Knots

Monofilament line
The uni knot works well when tied with monofilament line.

There is a seemingly infinite amount of knots, with a knot for every situation in sailing, camping, climbing and of course fishing. While some anglers pride themselves on knowing how to tie a large number of different knots, the reality is that most modern rigs will be made using very few knots. The uni knot is an adaptable, small and strong knot and is the only knot needed to tie the vast majority of rigs used in UK sea fishing. It is specifically developed to be tied with monofilament and is much more effective than old-fashioned knots such as the half-blood knot. The shock leader/main line knot is also based on the uni knot and is used to attach two lines of different diameters. While anglers once tied stop knots with power gum it is not more common to tie stop knots with neoprene rig tubing.

Rope knot
Knots designed for rope don’t work with monofilament fishing line.

Knots which are designed to be tied with rope may not work well when tied with monofilament line. The reason for this is that rope binds against itself, and knots bed in tightly. Monofilament does not bed in against itself and knots designed for use with rope may slip when tied in monofilament. The uni knot and shock mainline/leader knot (which is based on the uni knot) are specifically designed to work with monofilament and the loops tied against loops principle means these knots will not slip apart. The uni knot works well with all monofilament lines up to about 80lb breaking strain. Lines stronger than this are too thick to tie safely, and large heavy-duty crimps need to be used with lines of this strength.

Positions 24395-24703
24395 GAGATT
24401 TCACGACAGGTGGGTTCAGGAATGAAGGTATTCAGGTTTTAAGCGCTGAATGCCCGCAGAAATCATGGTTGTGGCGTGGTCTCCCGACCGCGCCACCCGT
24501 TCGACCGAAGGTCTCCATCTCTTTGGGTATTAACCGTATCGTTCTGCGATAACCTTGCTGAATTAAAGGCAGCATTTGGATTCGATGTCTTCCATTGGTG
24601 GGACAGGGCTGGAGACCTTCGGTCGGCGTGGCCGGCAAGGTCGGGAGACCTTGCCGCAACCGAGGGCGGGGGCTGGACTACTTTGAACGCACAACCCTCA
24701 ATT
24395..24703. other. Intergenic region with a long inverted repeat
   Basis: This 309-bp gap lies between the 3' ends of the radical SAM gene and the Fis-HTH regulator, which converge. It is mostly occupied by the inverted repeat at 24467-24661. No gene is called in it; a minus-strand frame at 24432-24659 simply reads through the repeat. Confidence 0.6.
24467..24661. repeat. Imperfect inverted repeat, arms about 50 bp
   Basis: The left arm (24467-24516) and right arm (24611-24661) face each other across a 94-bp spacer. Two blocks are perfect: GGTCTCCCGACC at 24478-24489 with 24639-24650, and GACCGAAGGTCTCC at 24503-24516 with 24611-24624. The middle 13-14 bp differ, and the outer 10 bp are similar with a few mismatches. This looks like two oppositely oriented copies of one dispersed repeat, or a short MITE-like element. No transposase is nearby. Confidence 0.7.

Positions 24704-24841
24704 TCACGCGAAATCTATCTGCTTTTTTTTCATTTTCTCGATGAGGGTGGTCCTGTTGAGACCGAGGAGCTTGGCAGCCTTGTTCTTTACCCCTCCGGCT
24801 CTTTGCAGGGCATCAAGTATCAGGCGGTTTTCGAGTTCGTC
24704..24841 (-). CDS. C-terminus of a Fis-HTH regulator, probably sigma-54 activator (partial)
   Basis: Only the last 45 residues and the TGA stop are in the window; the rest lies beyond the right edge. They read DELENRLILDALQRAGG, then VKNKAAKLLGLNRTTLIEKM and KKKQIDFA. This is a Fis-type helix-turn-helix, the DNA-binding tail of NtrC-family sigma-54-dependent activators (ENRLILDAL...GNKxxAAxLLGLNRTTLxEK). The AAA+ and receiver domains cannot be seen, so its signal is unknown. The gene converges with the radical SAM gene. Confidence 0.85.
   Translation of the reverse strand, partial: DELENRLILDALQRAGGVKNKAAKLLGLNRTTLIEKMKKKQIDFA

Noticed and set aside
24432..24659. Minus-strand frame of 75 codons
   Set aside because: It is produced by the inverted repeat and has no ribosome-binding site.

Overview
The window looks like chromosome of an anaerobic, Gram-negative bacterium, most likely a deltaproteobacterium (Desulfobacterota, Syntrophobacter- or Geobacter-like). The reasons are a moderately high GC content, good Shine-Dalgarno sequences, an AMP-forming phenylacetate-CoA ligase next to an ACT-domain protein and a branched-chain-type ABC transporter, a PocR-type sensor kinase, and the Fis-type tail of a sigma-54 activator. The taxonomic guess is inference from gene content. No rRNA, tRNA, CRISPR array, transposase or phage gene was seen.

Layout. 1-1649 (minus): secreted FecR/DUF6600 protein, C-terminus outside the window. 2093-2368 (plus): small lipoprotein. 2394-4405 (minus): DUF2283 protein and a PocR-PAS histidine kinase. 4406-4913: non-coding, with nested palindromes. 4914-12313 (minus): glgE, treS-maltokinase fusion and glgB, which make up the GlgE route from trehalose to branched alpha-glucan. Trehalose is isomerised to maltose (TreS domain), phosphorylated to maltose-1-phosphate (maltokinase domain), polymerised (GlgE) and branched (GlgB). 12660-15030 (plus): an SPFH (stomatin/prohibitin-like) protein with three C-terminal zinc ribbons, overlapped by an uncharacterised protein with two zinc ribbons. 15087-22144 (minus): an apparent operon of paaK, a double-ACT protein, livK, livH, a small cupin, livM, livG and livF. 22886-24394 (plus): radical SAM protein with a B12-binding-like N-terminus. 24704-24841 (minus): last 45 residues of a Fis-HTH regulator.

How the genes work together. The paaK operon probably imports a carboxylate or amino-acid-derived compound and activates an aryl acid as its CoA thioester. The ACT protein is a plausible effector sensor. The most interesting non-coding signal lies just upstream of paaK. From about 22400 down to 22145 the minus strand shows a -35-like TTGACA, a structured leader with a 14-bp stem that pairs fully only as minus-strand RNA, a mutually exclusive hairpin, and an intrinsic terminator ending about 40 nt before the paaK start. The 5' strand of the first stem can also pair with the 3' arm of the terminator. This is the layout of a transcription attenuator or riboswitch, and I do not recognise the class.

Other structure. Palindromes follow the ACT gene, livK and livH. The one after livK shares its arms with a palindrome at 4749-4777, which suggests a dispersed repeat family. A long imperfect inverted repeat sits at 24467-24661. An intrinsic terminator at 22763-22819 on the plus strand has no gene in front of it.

The following knots now have YouTube videos showing how to tie them:

Anglers should be aware that when a knot is pulled together the friction that is created can heat up the monofilament line and potentially damage it and reduce its strength. For this reason it is important to lubricate the knot as it is pulled together. This can be done with a little water, although many anglers find it easier (although somewhat unhygienic) to use saliva to lubricate the knot. Also, remember to try to keep the number of knots to a minimum in any rig – no matter how well a knot is tied every one contributes to reducing the overall strength of the rig/line. Take time and care when tying knots, as many good fish are lost due to hastily and badly tied knots. Take a second to look at a knot once it is complete and if there is any doubt over it then cut the line and tie it again. Losing fish is part of fishing but no one wants to lose a decent fish because a knot they tied let them down!